While parents are exposed to quats (short for “quaternary ammonium compounds”) from numerous sources, the researchers found that the use of disinfecting products at home related to how much showed up in breast milk.
In this episode, the podcast explores the chemical and cultural issues around Black hair care and interview scientists and activists who are working to ensure that safer products are available.
Released during Breast Cancer Awareness Month, the Non-Toxic Black Beauty Project focuses on specifically supporting Black women’s health because Black women face the highest breast cancer mortality rate of any racial or ethnic group in America. Beauty products marketed to Black women often contain the most toxic cosmetics ingredients, including chemicals linked to cancer. In fact, Black women who regularly dye their hair have a 60% increased risk of breast cancer, and those who use chemical hair straighteners are 30% more likely to develop the disease. By uplifting leading non-toxic Black-owned beauty brands and connecting Black women with products they can trust, CSC aims to combat toxic health disparities to help prevent breast cancer and other diseases.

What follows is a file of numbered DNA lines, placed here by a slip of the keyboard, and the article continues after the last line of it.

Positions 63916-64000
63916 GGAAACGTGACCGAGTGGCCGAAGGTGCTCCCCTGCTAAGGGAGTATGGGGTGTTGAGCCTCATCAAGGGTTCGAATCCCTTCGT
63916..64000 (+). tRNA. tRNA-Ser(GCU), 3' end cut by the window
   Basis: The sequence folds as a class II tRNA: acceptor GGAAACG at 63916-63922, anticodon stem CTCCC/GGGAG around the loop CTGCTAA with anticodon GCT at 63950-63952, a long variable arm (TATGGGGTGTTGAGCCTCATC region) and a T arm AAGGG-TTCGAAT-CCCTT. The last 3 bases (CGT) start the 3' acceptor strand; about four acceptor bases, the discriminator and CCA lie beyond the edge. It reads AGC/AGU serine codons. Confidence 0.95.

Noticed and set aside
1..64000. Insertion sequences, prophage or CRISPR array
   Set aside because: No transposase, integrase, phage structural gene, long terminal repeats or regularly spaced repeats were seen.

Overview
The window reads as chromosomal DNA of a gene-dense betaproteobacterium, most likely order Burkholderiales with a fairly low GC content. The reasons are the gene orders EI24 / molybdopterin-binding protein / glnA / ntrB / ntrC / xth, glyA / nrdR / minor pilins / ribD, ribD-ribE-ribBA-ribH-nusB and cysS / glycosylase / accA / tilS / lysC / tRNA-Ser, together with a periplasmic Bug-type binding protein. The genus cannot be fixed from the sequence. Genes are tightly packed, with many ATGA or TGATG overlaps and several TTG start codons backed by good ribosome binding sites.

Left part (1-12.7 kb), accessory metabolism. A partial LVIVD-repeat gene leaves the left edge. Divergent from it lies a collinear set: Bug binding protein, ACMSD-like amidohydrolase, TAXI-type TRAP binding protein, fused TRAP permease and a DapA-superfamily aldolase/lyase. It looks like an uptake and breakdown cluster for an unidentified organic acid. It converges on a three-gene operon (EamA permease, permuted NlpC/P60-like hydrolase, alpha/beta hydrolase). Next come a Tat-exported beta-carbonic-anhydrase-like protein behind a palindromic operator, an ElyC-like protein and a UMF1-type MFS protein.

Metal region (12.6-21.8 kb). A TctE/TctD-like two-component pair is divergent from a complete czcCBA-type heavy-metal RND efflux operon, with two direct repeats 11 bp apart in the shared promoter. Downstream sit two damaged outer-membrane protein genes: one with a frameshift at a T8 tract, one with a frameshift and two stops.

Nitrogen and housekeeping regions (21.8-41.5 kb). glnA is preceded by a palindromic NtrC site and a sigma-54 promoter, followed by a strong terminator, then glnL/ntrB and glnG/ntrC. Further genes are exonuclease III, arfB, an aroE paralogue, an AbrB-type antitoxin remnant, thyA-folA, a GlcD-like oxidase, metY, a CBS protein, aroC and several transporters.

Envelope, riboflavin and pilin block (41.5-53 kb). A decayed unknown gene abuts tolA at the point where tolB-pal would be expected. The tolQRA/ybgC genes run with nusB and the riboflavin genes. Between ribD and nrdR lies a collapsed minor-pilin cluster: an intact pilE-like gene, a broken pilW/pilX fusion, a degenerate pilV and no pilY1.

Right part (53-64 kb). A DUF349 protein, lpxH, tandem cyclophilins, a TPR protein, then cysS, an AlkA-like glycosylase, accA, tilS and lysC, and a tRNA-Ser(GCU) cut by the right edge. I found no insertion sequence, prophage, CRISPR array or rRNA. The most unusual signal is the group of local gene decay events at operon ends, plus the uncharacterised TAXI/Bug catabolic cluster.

Because of lack of government oversight, companies can even get away with not disclosing dangerous chemicals contained in these products. In fact, there is no federal law that requires manufacturers of menstrual care products to disclose any of the ingredients used in these products.
Recently, the Robin Danielson Menstrual Product and Intimate Care Product Safety Act of 2022 (HR 8724) was introduced in Congress. If passed, the bill requires a research program focused on studying the health risks of fragrance ingredients, pesticides, phthalates, titanium dioxide, and other ingredients used in these products.
This victory is the result of a global-wide movement of people who took action to hold Johnson & Johnson accountable for the sale of asbestos-contaminated talcum powder and its links to ovarian cancer and mesothelioma.
Menstrual product manufacturers have mostly stopped manufacturing scented tampons for the U.S. market – including the world’s leading manufacturer of tampons, Procter & Gamble.
There are a number of folks online recently worried about finding titanium dioxide as an ingredient in their tampons and pads – and wondering if it is related to some health conditions they are experiencing like ovarian cysts, miscarriages, UTIs and more. Here's what we know about titanium dioxide in tampons right now.
Recent studies have investigated more long-term preventative treatment methods for period pain. One new concept is the application of taking vitamins.
We underwent a strategic planning process with the goal of sustainably broadening our vision and mission to hold more intersectional issues and campaigns, while maintaining the joy, hope, and rebellious spirit that is a common thread between so many members of our community.